SHAR ADRIAS VOTED BEST HIP HOP WESTCHESTER MAGAZINE 2011
Shar Adrias went from dancing in her living room to dancing on stage with Ludacris at the MTV Video Music Awards—and today, you can dance right along with her during her hip-hop classes. The dancer, who teaches her own original choreography and routines to young adults at the school, picks up her inspiration from the song itself. “The music tells you what to do,” she says. “I’ve been training so long that when I listen to a song, I can just envision the movement.” She describes her style as free, flowy, sassy, strong, confident, and “I’m-so-Sasha Fierce.”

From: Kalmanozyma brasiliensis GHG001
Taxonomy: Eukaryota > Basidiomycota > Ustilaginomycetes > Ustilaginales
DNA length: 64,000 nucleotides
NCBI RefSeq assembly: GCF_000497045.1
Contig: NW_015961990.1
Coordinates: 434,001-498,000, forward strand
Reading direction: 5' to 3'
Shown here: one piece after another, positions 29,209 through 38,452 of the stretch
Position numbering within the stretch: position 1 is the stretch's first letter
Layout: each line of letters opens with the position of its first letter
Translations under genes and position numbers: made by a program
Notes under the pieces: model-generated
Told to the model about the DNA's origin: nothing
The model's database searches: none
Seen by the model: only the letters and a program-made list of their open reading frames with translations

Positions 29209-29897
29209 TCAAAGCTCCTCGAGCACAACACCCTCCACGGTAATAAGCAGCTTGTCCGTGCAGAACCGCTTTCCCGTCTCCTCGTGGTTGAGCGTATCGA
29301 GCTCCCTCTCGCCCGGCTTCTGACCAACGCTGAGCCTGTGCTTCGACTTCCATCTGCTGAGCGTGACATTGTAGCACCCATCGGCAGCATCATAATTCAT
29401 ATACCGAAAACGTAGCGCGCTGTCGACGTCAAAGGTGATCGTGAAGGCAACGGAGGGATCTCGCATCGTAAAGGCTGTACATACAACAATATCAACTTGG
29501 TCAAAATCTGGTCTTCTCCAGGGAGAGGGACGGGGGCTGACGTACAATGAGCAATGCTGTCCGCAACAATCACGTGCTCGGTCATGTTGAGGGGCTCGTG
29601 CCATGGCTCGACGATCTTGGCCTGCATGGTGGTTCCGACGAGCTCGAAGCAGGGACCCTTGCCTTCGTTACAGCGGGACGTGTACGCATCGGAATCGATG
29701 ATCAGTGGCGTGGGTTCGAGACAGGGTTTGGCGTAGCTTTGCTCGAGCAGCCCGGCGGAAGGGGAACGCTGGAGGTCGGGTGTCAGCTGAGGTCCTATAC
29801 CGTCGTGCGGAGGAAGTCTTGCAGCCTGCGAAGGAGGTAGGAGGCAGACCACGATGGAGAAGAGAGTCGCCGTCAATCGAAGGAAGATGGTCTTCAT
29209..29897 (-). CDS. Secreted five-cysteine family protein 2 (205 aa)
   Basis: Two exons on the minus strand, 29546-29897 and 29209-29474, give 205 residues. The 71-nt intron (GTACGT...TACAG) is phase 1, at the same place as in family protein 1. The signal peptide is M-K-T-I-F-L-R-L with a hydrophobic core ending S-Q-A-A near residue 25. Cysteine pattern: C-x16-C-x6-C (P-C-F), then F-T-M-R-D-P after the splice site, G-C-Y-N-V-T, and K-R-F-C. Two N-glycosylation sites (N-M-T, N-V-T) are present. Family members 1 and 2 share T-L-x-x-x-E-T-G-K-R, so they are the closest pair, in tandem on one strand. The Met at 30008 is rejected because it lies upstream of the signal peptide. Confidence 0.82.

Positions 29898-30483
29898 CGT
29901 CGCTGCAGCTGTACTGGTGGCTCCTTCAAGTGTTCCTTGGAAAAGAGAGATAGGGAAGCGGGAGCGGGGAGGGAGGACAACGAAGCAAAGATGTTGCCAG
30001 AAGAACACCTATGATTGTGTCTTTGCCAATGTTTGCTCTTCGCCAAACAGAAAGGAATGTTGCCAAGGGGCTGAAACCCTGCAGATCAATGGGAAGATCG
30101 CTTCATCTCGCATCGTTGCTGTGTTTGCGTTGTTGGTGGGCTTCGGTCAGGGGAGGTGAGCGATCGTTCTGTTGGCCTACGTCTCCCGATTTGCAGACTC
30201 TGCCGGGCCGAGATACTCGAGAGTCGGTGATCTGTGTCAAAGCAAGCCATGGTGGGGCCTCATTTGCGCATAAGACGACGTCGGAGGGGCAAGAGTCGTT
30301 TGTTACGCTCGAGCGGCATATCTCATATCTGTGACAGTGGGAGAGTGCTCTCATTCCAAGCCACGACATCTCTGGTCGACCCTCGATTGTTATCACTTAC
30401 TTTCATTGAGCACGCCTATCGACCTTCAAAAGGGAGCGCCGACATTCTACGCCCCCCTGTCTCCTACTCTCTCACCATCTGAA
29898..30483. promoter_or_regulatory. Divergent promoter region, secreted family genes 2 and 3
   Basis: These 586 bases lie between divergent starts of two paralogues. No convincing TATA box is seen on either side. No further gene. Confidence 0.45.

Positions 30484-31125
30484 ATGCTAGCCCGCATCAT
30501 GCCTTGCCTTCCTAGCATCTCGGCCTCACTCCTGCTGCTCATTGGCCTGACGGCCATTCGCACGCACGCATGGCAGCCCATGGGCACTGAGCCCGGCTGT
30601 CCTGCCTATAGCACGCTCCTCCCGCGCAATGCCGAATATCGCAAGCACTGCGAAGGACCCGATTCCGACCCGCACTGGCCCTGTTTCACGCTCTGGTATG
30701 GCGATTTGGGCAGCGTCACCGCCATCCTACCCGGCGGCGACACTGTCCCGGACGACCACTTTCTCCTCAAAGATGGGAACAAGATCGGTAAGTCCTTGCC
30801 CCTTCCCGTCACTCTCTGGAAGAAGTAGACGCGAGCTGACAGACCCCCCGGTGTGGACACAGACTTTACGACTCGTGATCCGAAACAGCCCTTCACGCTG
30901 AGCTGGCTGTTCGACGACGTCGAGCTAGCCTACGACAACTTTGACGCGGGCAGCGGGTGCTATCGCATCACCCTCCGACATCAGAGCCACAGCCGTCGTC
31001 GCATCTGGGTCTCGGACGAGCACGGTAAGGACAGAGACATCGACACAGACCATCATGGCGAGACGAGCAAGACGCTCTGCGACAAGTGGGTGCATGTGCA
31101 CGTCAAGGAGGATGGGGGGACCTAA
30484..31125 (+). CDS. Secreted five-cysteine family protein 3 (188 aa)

SLEEPY HOLLOW PERFORMING ARTISTS VOTED BEST HIP HOP STUDIO 2010
Sleepy Hollow Performing Artists
Sleepy Hollow (914) 909 5070
This award-winning, not-for-profit outfit is so synonymous with cutting-edge, authentic, superior-quality dance instruction that it’s getting embarrassing already. Debralyn Press, SHPA’s tireless artistic director, trolls New York City for the best and most relevant talent to teach these cool classes. Press is proud that many SHPA dancers grow up to become working professionals and return to SHPA to teach new generations of top-rockers and moonwalkers. “All of our kids,” she says, “are fierce.”
Featured in Westchester Magazine-Best of Westchester 2009:
Sleepy Hollow Performing Artists'